Wednesday, August 8, 2012

Why Microsoft's default Do Not Track setting is bad

This is a cross-post from the Simplare website.

There has recently been much debate over the tracking of users browsing the Internet. Many advertisement platforms such as Google's AdSense track users across multiple websites in order to customize the ads shown to the user. By learning more about the behavior of users it is possible to show ads that the user will more likely be interested in and thus more likely click on.

There are however a large group of users who does not like to be tracked and would prefer more generic ads. Their only way of preventing advertisers to track them has so far been to install software such as AdBlock, NoScript and FlashBlock. These solutions will remove ads entirely which is why advertisers are looking for a better solution which can cater to the privacy minded minority while still serving up ads for most of them (some will of course still remove ads altogether).

Enter, Do Not Track (DNT). This is a new header that the browsers can send to the websites, telling them to not track the user. The websites (and advertisement platforms) then need to look for this header and honor it. Since the system has so far been opt-in (you need to activate it yourself) most advertisers has decided to actually honor the setting.

But now Microsoft has decided to make the Internet Explorer 10 browser send out the DNT value of 1 (meaning users should not be tracked) by default. This is bad. Mostly because it will make it tougher for advertisers. But also for me.

On the Stoffi website I have put in place a few lines of code which looks for the DNT header and if the value exist and is set to 1 it will not include the Google Analytics code. I use Google Analytics to know how many people visit the website, where they go, which browsers they use, how they found us, etc. This information is very valuable to me as it helps me know how to best improve the website. I can easily find pages where users get stuck. I can see when someone wrote about us and starts to send us users, thus allowing me to visit that website and perhaps engage in a conversation by leaving a comment. I could see which languages we should focus on, and so on.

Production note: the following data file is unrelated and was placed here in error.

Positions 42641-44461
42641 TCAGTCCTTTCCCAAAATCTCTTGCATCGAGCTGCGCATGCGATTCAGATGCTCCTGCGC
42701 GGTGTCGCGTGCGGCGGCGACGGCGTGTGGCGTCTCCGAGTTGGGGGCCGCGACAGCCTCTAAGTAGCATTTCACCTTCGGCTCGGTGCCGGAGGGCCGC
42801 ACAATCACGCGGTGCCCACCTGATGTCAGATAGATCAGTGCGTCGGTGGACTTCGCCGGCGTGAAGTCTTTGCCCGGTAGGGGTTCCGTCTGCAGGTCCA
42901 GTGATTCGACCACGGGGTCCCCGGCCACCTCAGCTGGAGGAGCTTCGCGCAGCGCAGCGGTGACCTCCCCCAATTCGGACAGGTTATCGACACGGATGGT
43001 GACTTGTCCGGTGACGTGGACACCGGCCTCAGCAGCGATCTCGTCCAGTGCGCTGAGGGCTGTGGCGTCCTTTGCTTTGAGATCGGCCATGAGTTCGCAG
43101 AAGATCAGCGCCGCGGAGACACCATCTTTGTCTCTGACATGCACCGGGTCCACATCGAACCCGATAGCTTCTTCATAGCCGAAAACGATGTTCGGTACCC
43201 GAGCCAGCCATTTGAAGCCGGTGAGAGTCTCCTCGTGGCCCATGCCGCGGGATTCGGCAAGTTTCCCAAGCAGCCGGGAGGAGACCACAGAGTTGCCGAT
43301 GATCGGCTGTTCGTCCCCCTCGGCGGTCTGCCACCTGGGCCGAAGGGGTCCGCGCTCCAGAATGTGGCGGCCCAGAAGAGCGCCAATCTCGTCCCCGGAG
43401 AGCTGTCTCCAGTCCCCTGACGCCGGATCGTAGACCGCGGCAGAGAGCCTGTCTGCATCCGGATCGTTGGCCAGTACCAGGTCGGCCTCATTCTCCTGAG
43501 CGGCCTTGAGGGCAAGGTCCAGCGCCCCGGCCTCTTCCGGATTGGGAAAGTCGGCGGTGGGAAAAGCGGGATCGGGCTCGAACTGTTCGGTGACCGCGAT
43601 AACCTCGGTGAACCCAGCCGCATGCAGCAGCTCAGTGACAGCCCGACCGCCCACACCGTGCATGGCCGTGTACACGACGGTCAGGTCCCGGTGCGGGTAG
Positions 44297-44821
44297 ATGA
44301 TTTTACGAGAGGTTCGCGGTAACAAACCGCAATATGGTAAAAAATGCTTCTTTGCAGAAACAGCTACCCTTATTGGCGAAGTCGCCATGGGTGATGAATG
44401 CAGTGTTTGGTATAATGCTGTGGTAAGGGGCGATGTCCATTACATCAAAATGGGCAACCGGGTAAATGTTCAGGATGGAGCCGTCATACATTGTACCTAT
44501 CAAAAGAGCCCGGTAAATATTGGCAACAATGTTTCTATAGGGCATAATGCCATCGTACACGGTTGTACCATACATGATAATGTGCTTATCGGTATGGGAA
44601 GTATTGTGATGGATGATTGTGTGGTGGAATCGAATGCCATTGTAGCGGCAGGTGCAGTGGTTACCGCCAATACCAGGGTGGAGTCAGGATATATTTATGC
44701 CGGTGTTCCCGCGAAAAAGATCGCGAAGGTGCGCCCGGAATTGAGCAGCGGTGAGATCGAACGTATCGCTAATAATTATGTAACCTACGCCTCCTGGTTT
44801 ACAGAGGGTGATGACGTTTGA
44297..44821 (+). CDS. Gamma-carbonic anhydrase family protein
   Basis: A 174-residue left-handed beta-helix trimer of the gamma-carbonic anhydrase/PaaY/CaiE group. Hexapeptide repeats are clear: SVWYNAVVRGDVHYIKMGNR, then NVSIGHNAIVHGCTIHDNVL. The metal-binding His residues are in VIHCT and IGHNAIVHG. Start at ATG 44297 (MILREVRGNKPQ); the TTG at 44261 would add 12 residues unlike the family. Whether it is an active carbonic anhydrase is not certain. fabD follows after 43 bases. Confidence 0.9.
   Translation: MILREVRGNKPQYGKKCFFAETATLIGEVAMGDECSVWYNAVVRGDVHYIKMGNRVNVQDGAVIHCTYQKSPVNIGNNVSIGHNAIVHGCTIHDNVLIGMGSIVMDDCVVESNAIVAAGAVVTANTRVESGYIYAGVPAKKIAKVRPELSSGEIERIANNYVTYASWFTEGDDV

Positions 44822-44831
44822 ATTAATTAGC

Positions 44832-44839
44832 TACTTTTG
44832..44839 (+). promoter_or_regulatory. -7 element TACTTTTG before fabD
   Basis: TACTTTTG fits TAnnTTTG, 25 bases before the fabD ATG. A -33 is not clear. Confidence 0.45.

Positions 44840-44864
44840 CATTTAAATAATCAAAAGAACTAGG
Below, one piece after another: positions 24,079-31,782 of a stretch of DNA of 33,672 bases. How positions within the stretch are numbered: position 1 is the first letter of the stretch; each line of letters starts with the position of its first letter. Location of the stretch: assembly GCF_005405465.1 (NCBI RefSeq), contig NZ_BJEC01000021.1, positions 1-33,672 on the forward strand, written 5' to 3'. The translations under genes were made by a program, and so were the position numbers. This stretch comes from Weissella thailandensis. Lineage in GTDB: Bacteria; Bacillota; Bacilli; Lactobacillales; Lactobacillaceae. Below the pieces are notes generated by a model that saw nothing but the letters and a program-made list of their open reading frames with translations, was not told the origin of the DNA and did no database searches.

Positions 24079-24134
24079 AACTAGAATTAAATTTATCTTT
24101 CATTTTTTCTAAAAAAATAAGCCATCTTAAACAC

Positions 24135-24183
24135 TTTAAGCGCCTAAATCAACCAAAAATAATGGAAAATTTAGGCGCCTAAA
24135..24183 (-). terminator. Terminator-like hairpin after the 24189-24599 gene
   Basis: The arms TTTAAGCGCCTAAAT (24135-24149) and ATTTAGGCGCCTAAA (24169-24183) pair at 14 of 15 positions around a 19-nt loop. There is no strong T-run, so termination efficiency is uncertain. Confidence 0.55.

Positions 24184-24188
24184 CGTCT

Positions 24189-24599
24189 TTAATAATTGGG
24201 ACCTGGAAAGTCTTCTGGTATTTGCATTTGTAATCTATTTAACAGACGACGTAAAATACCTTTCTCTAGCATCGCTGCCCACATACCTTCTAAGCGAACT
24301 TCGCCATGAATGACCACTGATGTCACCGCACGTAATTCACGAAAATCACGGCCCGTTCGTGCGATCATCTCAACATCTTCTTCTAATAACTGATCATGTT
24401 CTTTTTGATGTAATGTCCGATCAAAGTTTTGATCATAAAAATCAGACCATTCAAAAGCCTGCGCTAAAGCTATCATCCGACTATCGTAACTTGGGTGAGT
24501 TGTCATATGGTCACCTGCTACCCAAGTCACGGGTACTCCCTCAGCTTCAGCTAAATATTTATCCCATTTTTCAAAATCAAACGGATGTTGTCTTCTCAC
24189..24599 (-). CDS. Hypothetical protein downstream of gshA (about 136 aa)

But if the majority of users will have the DNT header turned on I might be forced to ignore it as I will no longer be getting information about what is going on on my own website. I still can't track individual users, I can't follow a single person around on the website. However I felt that honoring the DNT header by removing the Analytics code was a great feature. I would love for Microsoft to reconsider and have the setting be opt-in, but it's starting to look doubtful.

Also, most advertisers will probably also start to ignore the header, thus defeating the whole purpose and rendering the effort moot.

Wednesday, August 1, 2012

Beta update: SoundCloud, radio, more cloud


Yesterday I handed in my thesis report to my supervisor. So now I have finally found the time to wrap up all the changes and new stuff in the alpha channel and moved it into the beta channel for testing.


This is quite a big change coming. First and foremost I've added support for SoundCloud streaming. It works just as you'd expect: there's a new SoundCloud item in the navigation tree and when you select it you get a list of the currently hottest videos. Type in a search in the search bar and you'll get the 50 most relevant results directly from SoundCloud. You can mix and match local files, YouTube videos and SoundCloud tracks in playlists and the queue.

Internet Radio